CARSON CITY, Nev. (KOLO) The shortage of housing is an ongoing problem for many Northern Nevadans, but this is especially true for those with lower-income levels.
Jeanne Bishop-Parise is the administrator at Park Place Assisted Living, and says the issue can be solved with more funding.
"If they were to increase funding as they do in other states where there is $100 a day to what the state would pay and what their income would contribute, they would find more providers," she says,
She says there are under 200 Medicaid-provided beds in Northern Nevada and just 45 providers statewide.
"We are really in a crisis point right now," Parise-Bishop says.
State Senator Julia Ratti (D-NV) says the legislature is working on solutions that would use housing as health care.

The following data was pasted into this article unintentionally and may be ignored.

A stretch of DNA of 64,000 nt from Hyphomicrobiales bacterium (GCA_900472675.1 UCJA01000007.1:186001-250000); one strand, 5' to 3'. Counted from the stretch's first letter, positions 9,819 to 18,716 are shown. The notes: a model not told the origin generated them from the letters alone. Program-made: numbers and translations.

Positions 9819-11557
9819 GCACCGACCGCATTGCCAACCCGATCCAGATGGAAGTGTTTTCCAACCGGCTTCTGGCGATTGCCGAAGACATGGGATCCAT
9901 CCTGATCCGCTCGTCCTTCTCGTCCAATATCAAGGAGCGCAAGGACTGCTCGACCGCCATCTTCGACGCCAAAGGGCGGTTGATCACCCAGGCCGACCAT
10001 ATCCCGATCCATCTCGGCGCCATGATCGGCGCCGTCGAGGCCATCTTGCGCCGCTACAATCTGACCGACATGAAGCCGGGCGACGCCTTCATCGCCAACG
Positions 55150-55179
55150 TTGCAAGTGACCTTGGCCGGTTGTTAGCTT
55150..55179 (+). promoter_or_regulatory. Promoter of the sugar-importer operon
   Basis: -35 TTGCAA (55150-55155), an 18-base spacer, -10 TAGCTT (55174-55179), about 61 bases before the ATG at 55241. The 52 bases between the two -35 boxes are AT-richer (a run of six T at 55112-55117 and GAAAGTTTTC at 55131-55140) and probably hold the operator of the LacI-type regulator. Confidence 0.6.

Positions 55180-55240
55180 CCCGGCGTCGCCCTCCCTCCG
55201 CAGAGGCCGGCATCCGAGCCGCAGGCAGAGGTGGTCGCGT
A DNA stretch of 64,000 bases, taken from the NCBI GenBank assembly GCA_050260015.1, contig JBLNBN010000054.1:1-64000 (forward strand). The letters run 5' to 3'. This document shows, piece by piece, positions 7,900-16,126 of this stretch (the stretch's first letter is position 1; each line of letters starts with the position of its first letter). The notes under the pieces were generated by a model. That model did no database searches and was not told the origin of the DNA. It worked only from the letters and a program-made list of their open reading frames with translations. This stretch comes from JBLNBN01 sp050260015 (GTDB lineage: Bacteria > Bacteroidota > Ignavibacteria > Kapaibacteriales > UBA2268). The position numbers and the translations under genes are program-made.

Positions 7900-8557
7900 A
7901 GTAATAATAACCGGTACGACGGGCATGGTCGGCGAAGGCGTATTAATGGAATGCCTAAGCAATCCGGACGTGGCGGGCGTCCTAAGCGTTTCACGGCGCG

"If you can keep people housed," Ratti says, "they obviously stay healthier, but then that also saves us money on emergency room visits, hospitalizations and long-term care."
In Northern Nevada, facilities like Park Place are at 90-percent capacity, but the real problem is that many seniors are outliving their assets, which means if they can't pay, they end up in unsafe situations.
"Those are the only places available because all of the Medicaid waiver slots are full," Parise-Bishop says.
Senator Ratti says by June, the committee will have five bill drafts that will then go to the 2019 legislative session.